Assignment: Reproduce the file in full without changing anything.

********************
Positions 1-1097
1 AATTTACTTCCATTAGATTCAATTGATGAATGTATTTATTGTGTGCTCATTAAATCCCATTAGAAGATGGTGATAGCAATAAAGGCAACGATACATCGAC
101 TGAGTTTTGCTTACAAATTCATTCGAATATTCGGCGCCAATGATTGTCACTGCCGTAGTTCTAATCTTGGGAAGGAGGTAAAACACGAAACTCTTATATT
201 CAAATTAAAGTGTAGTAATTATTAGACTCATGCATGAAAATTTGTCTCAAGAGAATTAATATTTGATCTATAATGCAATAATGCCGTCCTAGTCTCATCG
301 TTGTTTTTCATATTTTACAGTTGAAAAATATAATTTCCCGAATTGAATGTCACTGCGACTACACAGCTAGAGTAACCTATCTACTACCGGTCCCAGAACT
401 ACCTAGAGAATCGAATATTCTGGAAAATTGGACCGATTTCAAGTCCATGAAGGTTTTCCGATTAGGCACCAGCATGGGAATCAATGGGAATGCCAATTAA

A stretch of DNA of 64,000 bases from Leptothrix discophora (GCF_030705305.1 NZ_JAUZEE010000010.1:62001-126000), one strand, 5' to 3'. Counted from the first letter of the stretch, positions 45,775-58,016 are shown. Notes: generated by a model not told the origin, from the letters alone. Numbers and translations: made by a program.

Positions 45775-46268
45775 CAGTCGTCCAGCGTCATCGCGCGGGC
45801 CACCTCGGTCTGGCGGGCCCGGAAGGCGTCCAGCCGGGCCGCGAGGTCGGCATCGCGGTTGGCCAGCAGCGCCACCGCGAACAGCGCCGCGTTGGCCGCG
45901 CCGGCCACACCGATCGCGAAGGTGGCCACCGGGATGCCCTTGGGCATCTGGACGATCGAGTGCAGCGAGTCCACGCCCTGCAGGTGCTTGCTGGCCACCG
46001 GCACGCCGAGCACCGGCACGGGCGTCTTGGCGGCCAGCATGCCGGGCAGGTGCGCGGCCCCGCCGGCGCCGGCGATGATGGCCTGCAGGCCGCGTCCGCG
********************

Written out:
Positions 1-1097
1 AATTTACTTCCATTAGATTCAATTGATGAATGTATTTATTGTGTGCTCATTAAATCCCATTAGAAGATGGTGATAGCAATAAAGGCAACGATACATCGAC
101 TGAGTTTTGCTTACAAATTCATTCGAATATTCGGCGCCAATGATTGTCACTGCCGTAGTTCTAATCTTGGGAAGGAGGTAAAACACGAAACTCTTATATT
201 CAAATTAAAGTGTAGTAATTATTAGACTCATGCATGAAAATTTGTCTCAAGAGAATTAATATTTGATCTATAATGCAATAATGCCGTCCTAGTCTCATCG
301 TTGTTTTTCATATTTTACAGTTGAAAAATATAATTTCCCGAATTGAATGTCACTGCGACTACACAGCTAGAGTAACCTATCTACTACCGGTCCCAGAACT
401 ACCTAGAGAATCGAATATTCTGGAAAATTGGACCGATTTCAAGTCCATGAAGGTTTTCCGATTAGGCACCAGCATGGGAATCAATGGGAATGCCAATTAA

A stretch of DNA of 64,000 bases from Leptothrix discophora (GCF_030705305.1 NZ_JAUZEE010000010.1:62001-126000), one strand, 5' to 3'. Counted from the first letter of the stretch, positions 45,775-58,016 are shown. Notes: generated by a model not told the origin, from the letters alone. Numbers and translations: made by a program.

Positions 45775-46268
45775 CAGTCGTCCAGCGTCATCGCGCGGGC
45801 CACCTCGGTCTGGCGGGCCCGGAAGGCGTCCAGCCGGGCCGCGAGGTCGGCATCGCGGTTGGCCAGCAGCGCCACCGCGAACAGCGCCGCGTTGGCCGCG
45901 CCGGCCACACCGATCGCGAAGGTGGCCACCGGGATGCCCTTGGGCATCTGGACGATCGAGTGCAGCGAGTCCACGCCCTGCAGGTGCTTGCTGGCCACCG
46001 GCACGCCGAGCACCGGCACGGGCGTCTTGGCGGCCAGCATGCCGGGCAGGTGCGCGGCCCCGCCGGCGCCGGCGATGATGGCCTGCAGGCCGCGTCCGCG